Selfies two weeks in a row: This time, a reader who lost his phone on a plane, only to discover an airline employee with a penchant for self-directed camera testing.
Q: I was on an AeroMexico flight from Lima, Peru to Mexico City. I don't know whether my phone was stolen or if I accidentally left it on my seat, but as soon as I was aware it was missing, I went to the AeroMexico desk and alerted them to the problem. They searched the plane, but didn’t find it.
I have evidence it was found! My phone automatically uploads to the cloud. I’m attaching pictures of what appears to be an AeroMexico employee finding the phone and taking several other selfies. I have called and emailed AeroMexico numerous times without getting anywhere. I don’t want to cause any trouble. I only want my phone back. Can you help? *—Daniel P., Scottsdale, AZ*
A: That’s one way to locate a lost phone. At first blush, it puts a positive spin on the notion of personal tracking and surveillance. If we step back, however, perhaps it was a little too easy for the gentleman who found the phone to start using it for his own purposes. Also, it must have been a bit unsettling for Daniel to see a stranger in photos on his cloud account.
So what can you do to protect your phone while traveling? Here are a few suggestions from Verizon Wireless, many of which apply even when you’re at home:
• First, use a screen lock, especially if you set up your email and social networks to save your passwords. It might seem annoying to go through an extra step to use your phone, but a good password may help deter a thief and protect your personal information in the process. Be sure to avoid codes that are easy to guess (hint: “1234” is not secure). Or better yet, use your face: with Android’s “Ice Cream Sandwich,” you can unlock your phone using the built-in facial recognition software. iOS has different security measures depending on the device, which can include Touch ID (fingerprint) or the traditional pass code.
• Don’t break down built-in security. The full-customization options on your phone can be awfully tempting, but McAfee says when you circumvent security restrictions, you may make your phone vulnerable to worms, viruses, spyware, and Trojans that could wreak havoc on your phone’s operating system.
• Install a mobile security app and back up your data.
• Don’t click on suspicious links in spam emails, and don’t trust every app available for download.Check the reviews before you download to be sure others haven’t reported problems. Some may ask for permission to obtain personal information and stored passwords. Make sure you fully research the app before approving these requests. McAfee has found that 82% of apps read your device ID and 36% of apps know personal details such as your account information.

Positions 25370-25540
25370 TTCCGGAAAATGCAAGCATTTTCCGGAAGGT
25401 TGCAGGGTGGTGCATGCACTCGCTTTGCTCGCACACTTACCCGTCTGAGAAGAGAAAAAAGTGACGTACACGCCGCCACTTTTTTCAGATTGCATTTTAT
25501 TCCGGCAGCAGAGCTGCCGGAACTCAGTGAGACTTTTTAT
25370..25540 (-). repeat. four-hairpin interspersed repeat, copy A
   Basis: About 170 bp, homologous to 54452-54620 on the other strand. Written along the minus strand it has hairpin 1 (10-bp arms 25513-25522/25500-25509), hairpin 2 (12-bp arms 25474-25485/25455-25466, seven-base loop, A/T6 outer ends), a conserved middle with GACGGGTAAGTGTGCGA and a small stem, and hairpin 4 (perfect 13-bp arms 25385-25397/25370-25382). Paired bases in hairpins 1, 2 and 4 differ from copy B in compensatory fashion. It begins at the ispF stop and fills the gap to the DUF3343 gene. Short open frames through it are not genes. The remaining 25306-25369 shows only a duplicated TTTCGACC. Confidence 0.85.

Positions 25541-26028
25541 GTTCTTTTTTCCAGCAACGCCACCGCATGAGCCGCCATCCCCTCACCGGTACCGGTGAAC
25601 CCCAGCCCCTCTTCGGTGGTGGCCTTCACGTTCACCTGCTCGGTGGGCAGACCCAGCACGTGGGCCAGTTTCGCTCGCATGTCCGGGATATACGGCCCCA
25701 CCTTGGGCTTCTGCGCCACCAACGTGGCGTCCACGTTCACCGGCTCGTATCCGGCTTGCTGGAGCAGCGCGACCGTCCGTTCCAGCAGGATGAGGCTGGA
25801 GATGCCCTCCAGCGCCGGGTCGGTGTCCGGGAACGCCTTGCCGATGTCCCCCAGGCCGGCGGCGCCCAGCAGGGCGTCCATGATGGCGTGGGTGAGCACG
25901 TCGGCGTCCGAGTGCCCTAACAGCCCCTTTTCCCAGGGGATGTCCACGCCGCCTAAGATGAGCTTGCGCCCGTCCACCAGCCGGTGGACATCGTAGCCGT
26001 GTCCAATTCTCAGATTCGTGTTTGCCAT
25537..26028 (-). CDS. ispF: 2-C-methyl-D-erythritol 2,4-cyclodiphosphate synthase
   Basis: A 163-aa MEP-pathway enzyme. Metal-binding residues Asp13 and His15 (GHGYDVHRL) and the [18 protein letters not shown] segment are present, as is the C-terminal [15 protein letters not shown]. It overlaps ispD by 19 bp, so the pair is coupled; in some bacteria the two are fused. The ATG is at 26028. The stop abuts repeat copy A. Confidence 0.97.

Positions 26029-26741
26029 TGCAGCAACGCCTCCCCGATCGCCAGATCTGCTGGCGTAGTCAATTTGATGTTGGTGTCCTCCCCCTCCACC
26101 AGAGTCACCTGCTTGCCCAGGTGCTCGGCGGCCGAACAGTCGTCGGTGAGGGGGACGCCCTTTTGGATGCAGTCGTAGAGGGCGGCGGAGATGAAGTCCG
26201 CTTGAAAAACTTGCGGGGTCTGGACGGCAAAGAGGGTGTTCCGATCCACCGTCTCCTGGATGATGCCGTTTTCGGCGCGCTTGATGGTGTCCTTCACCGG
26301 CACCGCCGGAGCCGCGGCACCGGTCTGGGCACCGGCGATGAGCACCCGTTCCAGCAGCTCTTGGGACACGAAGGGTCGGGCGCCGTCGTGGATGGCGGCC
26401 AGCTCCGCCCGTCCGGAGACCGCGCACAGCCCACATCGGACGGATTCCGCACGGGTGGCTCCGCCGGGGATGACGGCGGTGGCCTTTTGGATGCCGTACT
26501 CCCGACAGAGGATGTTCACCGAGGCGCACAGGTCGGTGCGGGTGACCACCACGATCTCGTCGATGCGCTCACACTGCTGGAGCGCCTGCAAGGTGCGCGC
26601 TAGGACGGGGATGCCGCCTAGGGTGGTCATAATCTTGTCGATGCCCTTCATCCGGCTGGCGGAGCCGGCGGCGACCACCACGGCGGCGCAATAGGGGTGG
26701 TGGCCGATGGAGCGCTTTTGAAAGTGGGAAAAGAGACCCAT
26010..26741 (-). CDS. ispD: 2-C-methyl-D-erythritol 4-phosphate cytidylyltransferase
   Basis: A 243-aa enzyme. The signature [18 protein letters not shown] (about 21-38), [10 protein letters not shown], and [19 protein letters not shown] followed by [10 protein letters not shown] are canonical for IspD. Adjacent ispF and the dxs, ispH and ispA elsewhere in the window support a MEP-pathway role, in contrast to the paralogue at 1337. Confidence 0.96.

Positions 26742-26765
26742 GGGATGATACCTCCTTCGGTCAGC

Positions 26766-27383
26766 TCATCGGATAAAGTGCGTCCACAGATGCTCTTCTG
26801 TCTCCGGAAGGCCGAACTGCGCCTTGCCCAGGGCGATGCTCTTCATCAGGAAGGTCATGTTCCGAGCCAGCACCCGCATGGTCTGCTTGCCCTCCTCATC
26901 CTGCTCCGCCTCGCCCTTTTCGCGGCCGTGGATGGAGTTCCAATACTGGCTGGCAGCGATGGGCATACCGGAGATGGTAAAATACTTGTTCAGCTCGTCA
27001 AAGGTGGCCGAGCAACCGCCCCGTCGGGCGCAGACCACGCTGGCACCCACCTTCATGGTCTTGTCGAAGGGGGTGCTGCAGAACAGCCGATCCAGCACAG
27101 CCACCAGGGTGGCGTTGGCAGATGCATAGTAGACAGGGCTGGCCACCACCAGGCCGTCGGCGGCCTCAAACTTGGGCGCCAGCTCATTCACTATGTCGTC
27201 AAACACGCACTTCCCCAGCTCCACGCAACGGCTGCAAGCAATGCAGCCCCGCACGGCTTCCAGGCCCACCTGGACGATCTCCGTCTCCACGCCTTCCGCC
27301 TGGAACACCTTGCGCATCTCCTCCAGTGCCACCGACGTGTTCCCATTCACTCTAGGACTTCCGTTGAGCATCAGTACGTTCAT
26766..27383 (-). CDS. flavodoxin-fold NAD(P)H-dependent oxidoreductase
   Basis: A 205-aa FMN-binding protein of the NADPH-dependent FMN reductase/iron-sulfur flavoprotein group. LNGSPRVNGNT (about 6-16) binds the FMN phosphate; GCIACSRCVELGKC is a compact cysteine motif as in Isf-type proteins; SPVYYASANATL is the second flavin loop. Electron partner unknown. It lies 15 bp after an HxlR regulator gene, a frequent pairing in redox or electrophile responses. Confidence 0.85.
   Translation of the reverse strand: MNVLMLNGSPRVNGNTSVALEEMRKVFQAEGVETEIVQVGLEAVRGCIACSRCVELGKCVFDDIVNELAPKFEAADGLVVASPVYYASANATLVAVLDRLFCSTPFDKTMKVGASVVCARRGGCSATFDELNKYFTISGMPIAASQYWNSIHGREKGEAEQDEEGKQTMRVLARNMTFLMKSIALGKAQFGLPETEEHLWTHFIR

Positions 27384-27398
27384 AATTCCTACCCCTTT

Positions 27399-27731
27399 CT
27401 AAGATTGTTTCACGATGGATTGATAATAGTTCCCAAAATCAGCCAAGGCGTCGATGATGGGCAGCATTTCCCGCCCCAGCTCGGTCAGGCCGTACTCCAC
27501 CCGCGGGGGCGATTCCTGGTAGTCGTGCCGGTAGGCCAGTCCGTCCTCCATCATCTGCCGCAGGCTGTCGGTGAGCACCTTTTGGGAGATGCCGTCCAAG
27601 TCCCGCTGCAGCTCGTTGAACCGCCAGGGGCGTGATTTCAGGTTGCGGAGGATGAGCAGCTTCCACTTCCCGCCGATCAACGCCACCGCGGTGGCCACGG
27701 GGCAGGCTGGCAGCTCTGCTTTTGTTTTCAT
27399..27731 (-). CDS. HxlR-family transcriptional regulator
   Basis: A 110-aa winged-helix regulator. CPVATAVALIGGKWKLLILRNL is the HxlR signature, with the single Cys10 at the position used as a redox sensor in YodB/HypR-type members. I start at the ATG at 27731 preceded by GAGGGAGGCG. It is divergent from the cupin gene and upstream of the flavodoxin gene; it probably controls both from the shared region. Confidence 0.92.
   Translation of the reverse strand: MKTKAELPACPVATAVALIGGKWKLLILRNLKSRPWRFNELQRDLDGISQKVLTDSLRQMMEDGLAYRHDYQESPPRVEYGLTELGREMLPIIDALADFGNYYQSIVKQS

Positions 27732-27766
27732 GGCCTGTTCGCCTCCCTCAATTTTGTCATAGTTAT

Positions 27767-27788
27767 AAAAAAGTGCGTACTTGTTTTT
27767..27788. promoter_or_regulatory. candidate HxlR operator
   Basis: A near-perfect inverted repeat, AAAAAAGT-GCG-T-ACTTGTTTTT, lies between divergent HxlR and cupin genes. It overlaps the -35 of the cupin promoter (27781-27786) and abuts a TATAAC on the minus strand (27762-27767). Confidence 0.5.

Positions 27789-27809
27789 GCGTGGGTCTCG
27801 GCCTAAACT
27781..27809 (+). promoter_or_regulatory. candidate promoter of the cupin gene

• It’s highly recommended you keep your phone updated with the latest operating system available, as it will have the most recent security features.
• Many phones allow you to put your owner info on the lock screen, so if you do lose your phone, it can be returned easily—make sure it’s something that won’t give thieves information you don’t want them to have; your name and a backup email and/or work phone number should be enough. If you can’t locate the feature on your device, there are apps that provide this functionality; search for “owner information on lock screen” and find one that works for you.
• If you do lose your phone while on vacation, contact your provider to have service suspended and discuss replacement options. When traveling outside the U.S., check with your provider beforehand to make sure you have the necessary international contact information.
• Verizon recommended its protection plan as well. Most companies offer one. There is also independent phone insurance. Read the fine print to make sure you’ll get the protection and service you want. Sometimes the deductible is high enough that the cost of the plan doesn't make sense, unless you want other bundled features such as additional tech support. GPS location services and the ability to wipe your phone remotely may be included, although there are apps that offer the same functionality.
While cloud storage services are a good way to share data across platforms and back it up, they probably aren't the best way to protect or recover your phone. In this case, Daniel got lucky and the photos worked. By the time I replied to his email a week after we received it, AeroMexico had responded. It recovered his phone and sent it to him. The fate of the employee is unknown, but let’s hope the next time he finds a phone it won’t be so easy for him to snap his own visage and inadvertently share it with the owner.